Music review: BBC SSO & Ryan Wigglesworth, City Halls, Glasgow

In Götterdämmerung – A Symphonic Journey, Ryan Wigglesworth has condensed Wagner’s five-hour epic into just 50 minutes, yet it still manages to be emotionally captivating, writes Ken Walton

BBC SSO & Ryan Wigglesworth, City Halls, Glasgow ***

Wagner’s Götterdämmerung, the final opera in his epic Ring Cycle, normally lasts up to five hours. Ryan Wigglesworth’s distillation, Götterdämmerung – A Symphonic Journey, comes in at a mere 50 minutes, with only one singing character (Brünnhilde’s climactic Immolation scene remaining sacrosanct), which anyone antipathetic towards Wagner’s prolixity may possibly savour as the preferred option.

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Wigglesworth’s compaction was the mainstay of this ambitious BBC SSO programme, which he himself conducted. And with the orchestra swelled to Wagnerian proportions – visually out of kilter with the meagre audience – there was no short-changing the volume.

Ryan Wigglesworth PIC: BBC / Gordon Burniston
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True, the City Halls acoustic strained at times to comfortably contain the fullness of the climaxes, something that won’t be an issue in Sunday’s repeat performance at the Usher Hall, but otherwise Wigglesworth’s careful slicing and dicing of the original much preserved the potent nourishment of Wagner’s ideal.

It’s most fulfilling moment came with soprano Katherine Broderick, her glorious self-sacrificing peroration expressed vocally with ecstatic passion and piercing magnitude. Here, the “journey” was at its most emotionally captivating, where you felt that Wigglesworth, as conductor, had found his own groove, inspiring a more naturally aroused ebb and flow from the SSO than the earlier orchestral stages permitted.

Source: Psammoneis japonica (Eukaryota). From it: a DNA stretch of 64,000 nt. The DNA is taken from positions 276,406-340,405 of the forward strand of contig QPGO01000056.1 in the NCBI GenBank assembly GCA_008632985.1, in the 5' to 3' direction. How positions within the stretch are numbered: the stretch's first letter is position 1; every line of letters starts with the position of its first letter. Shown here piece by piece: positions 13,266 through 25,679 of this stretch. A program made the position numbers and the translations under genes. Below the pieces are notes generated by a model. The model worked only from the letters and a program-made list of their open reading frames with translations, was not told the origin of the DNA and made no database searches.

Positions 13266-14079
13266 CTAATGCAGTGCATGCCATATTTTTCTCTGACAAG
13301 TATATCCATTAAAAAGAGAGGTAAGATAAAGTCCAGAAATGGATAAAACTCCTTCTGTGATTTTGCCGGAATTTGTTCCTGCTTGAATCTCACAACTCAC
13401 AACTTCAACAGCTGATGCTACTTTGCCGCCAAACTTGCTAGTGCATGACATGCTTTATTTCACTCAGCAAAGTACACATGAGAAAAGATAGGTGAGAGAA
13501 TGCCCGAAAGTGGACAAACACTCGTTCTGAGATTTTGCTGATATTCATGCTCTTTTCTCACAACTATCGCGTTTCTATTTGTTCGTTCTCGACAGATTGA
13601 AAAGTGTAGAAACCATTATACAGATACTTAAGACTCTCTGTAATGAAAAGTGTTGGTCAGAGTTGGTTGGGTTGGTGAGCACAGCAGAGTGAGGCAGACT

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The concert opened with the UK premiere of Danish composer Hans Abrahamsen’s Vers le silence, which takes its inspiration from the four elements. While that was crisply evident in the perceptive colour treatments he applies to each of his four movements, there’s a sense that the first three attempt the same thing in slightly different ways, like groundhog day.

Wigglesworth and the SSO did well to extract the piece’s kaleidoscopic strengths, ear-piercing pronouncements repeatedly dissolving into murkier meanderings. If anything, though, it lacked a compelling soul.

Programme to be repeated at the Usher Hall, Edinburgh, 20 November, www.bbc.co.uk/bbcsso